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Some Millennials Who Achieve Early Financial Independence Opt Not to Retire Completely

S.J. Steinhardt
Published Date:
May 20, 2024


Retirement does not seem to be all that it was expected to be for millennials who subscribe to what is known as the financial independence retire early (FIRE) movement, Business Insider reported. Many who achieved early financial independence still work part-time or give back to their communities.

The FIRE acronym was coined in the 1990s in the book Your Money or Your Life and popularized on various blogs. A person could achieve these twin goals by working hard with multiple incomes, living austerely and investing prudently, the idea went.

Then what?

Business Insider presented that question to 36-year-old Jace Mattison, who sold his lumber company for seven figures four years ago, having saved enough money that he never needed to work again.

"I was golfing three, four times a week. I was going to the lake. I was doing all my hobbies that I really cared about and enjoyed, ones that for the greater part of a decade I didn't have as much time to do," he told Business Insider.

But he and other contemporaries found themselves happiest when they had a balance of work and leisure, telling Business Insider that they are not very interested in early retirement and are creating their own versions of life after work.

Millennials often want the FI without the RE, it turned out. Of the dozen millennials interviewed by Business Insider who have achieved, or are on track to achieve, financial independence, some have retired and are enjoying it, but most believe that retirement is pointless, and they still want to build their careers or give back to their communities.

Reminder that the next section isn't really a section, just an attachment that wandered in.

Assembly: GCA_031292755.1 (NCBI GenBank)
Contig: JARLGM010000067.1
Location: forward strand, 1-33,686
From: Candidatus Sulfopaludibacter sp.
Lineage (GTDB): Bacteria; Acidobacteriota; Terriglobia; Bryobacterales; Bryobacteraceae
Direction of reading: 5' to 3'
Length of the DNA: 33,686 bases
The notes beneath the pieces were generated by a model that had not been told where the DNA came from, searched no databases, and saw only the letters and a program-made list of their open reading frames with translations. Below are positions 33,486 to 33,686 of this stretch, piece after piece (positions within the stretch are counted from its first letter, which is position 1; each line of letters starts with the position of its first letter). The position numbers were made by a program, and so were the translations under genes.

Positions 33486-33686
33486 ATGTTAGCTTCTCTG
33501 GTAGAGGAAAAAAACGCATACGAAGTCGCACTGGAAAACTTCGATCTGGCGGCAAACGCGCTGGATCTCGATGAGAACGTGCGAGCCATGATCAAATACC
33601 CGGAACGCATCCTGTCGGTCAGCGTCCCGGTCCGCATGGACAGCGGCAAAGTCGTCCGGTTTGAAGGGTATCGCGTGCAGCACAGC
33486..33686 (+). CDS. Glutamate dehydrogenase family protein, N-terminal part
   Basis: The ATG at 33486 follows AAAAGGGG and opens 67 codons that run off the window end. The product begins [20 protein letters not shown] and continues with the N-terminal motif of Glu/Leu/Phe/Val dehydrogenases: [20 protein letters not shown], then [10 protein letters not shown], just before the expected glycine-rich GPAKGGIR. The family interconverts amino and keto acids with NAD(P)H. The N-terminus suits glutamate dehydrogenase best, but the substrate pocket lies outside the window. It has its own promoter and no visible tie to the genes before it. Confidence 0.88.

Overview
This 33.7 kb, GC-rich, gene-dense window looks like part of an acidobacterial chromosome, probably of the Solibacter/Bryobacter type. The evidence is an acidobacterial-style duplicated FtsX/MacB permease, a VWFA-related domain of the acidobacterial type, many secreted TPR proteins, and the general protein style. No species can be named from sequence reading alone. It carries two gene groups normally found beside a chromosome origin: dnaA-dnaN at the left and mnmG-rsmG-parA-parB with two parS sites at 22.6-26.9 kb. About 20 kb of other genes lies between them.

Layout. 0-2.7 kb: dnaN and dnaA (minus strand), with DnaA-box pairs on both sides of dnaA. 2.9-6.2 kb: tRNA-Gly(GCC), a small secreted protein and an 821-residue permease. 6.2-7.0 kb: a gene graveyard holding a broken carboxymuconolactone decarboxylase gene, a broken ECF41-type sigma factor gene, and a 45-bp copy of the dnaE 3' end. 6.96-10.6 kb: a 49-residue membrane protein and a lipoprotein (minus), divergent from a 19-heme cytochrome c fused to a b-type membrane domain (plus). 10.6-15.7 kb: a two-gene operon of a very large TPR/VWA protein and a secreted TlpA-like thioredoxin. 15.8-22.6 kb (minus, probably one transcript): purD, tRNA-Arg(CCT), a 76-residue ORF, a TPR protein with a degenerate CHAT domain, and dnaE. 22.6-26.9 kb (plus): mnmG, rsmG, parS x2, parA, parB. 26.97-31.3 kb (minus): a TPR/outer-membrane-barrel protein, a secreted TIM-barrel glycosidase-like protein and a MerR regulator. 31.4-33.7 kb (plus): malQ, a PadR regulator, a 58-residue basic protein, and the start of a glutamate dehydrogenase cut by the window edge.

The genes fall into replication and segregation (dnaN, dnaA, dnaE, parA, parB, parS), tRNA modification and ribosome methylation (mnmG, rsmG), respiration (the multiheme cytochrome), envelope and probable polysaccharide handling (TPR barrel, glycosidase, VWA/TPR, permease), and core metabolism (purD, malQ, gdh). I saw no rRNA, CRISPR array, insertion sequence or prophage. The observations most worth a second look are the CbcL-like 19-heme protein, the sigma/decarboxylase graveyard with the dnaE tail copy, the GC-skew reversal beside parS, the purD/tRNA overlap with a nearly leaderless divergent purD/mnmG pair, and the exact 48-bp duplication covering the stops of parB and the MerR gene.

For many millennials, financial freedom goes beyond quitting a job that they don't like. Some said it offers them the ability to spend on travel or leisure without much stress. Others said it helps them lead a life of purpose.

Bill Schaninger and Naina Dhingra, partners at McKinsey, found through a study they conducted that 70 percent of people define their purpose through work. "Many people figured out one of the things that [they] get a lot of validation from is being clever, solving problems, participating, and working on something bigger than me," he told Business Insider.

A 37-year-old vice president of a building-maintenance company told Business Insider that he is about to quit his high-stress job and take a mini-retirement. He said that he has a a net worth of about $2 million but is only planning to take a few months off before returning to the workforce in a lower-stress position.

"I think a lot of traditional retirees lack purpose—they take a year or two of retirement and hate it because they do whatever and lose purpose," he said in an interview. "The ones that volunteer, continue to coach and consult, or do whatever it is to sharpen their brain and really have a purpose tend to be some of the happiest retirees."

Brian Luebben, a financially independent millennial, described having a panic attack shortly after he hit financial independence and quit his sales job. 

"If you have anxiety, financial freedom is not going to solve it," he told Business Insider. "If you have depression, financial freedom is not going to solve it. Be careful of the mountaintop moments. When you become a millionaire, when you become financially free, when you do all this stuff, no mariachi band follows you around and performs."

"The most difficult part is figuring out what you do when you have nothing to do all day," he added. "What do you choose to work on?"

Many financially independent millennials chose to balance work and fun instead of settling into a traditional retirement. Blogging and coaching were common post-FI pursuits among the would-be early retirees to whom Business Insider spoke.

Lauren and Steven Keys, who quit their full-time jobs in their 20s, are examples. Steven freelances for his former employer but spends much of his time on an online-tutoring service that he co-founded in 2023. Lauren has one social-media client with whom she works a couple of hours a month. They also run a financial-independence blog and earn rental income from a fully paid-off investment property.

"There's this misconception about early retirement that you'll never make another penny ever again and just sit on the beach all day for the rest of your life," said Steven. "We're never going to stop making any money whatsoever."